VOICES--As someone who has been critical of the Los Angeles Department of Transportation over the years for being stuck in the past, I am delighted to see them putting in more bike lanes, even if it means taking lanes out for other traffic. These bike lanes make it safer for the many people who depend on bicycles to get around for their daily needs. They also encourage more to ride for transportation and recreation. This is good for us.
Increased safety is the first reason to support bike lanes. Today many people bicycle, and many endanger themselves on streets that are not accommodating. More people would like to bicycle if it were only safe.
Second, we have to adopt a much greater sense of urgency regarding climate change. Some of the key impacts to California of the earth heating up include:
- Melting the polar icecaps and other glaciers causing the sea level to rise and eventually risking many low-lying cities of going underwater
- Crop failures
- Insect infestations
- Forest fires
- Water shortages caused by warm rain not building snow pack
If we don’t quickly make serious changes in the way we transport ourselves, create electricity and more, we will find ourselves living on a planet that is very difficult and expensive. We are rapidly making our earth a place where life will be a struggle for all. A little inconvenience for those who drive will pale in comparison to life with advanced climate change. Let’s also care more about what we leave future generations.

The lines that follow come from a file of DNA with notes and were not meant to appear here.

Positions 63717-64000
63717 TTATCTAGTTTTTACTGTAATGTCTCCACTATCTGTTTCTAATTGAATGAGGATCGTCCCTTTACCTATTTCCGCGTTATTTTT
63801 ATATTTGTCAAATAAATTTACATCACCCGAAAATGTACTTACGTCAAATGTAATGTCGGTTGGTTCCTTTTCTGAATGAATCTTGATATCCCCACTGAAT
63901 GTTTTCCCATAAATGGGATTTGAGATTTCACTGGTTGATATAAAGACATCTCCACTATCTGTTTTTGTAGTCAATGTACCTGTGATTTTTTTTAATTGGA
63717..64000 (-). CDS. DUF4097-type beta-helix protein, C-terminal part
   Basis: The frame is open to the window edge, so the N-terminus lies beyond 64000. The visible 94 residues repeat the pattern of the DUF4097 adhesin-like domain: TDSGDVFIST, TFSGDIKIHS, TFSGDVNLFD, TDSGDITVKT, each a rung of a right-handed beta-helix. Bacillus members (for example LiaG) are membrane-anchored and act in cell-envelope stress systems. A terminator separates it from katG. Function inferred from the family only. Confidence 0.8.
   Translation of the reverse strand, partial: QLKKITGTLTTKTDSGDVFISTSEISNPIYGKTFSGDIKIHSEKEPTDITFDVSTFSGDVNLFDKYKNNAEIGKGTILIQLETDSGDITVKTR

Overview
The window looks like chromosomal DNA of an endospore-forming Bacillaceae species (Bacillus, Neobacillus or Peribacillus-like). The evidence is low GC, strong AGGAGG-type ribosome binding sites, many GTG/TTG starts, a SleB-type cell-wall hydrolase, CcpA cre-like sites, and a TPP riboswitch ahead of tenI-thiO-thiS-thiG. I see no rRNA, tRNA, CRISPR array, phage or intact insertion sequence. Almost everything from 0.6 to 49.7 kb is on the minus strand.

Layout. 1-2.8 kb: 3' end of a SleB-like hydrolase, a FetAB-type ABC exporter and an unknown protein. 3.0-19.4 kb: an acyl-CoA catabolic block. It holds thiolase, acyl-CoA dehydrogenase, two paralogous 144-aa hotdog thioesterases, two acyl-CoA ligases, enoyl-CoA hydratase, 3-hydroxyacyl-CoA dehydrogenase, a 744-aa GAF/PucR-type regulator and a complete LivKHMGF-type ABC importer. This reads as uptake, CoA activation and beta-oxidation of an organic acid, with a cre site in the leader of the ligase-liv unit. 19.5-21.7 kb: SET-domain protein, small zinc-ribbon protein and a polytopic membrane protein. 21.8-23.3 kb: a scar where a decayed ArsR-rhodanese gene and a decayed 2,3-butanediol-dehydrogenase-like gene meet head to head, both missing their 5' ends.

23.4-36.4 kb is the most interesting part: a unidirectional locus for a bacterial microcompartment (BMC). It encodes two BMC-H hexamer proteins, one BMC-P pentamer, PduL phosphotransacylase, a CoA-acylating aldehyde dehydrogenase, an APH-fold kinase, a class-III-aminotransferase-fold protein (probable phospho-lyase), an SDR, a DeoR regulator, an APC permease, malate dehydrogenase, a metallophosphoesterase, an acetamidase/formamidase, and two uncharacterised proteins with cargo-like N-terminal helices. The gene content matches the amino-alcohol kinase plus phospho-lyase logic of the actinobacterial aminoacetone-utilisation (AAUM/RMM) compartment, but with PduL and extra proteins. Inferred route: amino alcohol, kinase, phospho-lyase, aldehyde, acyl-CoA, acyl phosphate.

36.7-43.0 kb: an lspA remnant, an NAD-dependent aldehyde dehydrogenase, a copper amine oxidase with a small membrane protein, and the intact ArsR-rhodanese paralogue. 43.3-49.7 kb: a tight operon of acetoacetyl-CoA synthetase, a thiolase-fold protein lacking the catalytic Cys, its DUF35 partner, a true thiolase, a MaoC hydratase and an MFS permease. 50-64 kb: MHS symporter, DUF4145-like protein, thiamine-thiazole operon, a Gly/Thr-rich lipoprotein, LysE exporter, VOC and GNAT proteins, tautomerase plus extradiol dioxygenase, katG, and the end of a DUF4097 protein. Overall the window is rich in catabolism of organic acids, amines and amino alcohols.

Third, due to physical inactivity we are rapidly approaching the day when 1/3 of Americans will have Type 2 diabetes. Add to that, heart problems, aggravated asthma and other health maladies mount as we don’t incorporate exercise into our daily lives. Creating a bikeable city encourages people to leave their cars at home for a healthier, more enjoyable way to travel.
Walkable and bikeable cities are more livable (photo left, Paris). Cities dominated by cars are not places many people would want to live or visit. Los Angeles will be a much nicer place to be when we decide that bicycles and pedestrians deserve high priority.
An earlier opinion criticized the city for putting bike lanes on major streets. It’s always good to put bikeways on quieter streets where we can. But many origins and destinations are located on major streets. They also have traffic signals that allow us to cross other major streets, whereas smaller streets don’t.
We often view the city through the lens of the mode of transportation we take. I urge those who view Los Angeles from behind the windshield of a car to try taking the bus sometime, and to try riding a bicycle in our streets. You may change your perspective. I also believe that much of the backlash on bike lanes is from people who perceive their drive in the car will be inconvenienced. I will point out that it is hypocritical to blame people on bikes for taking up too much space, while driving around in a two-ton vehicle.
(Ryan Snyder is a transportation planning consultant and a member of the UCLA Urban Planning faculty. He is an occasional contributor to CityWatch.)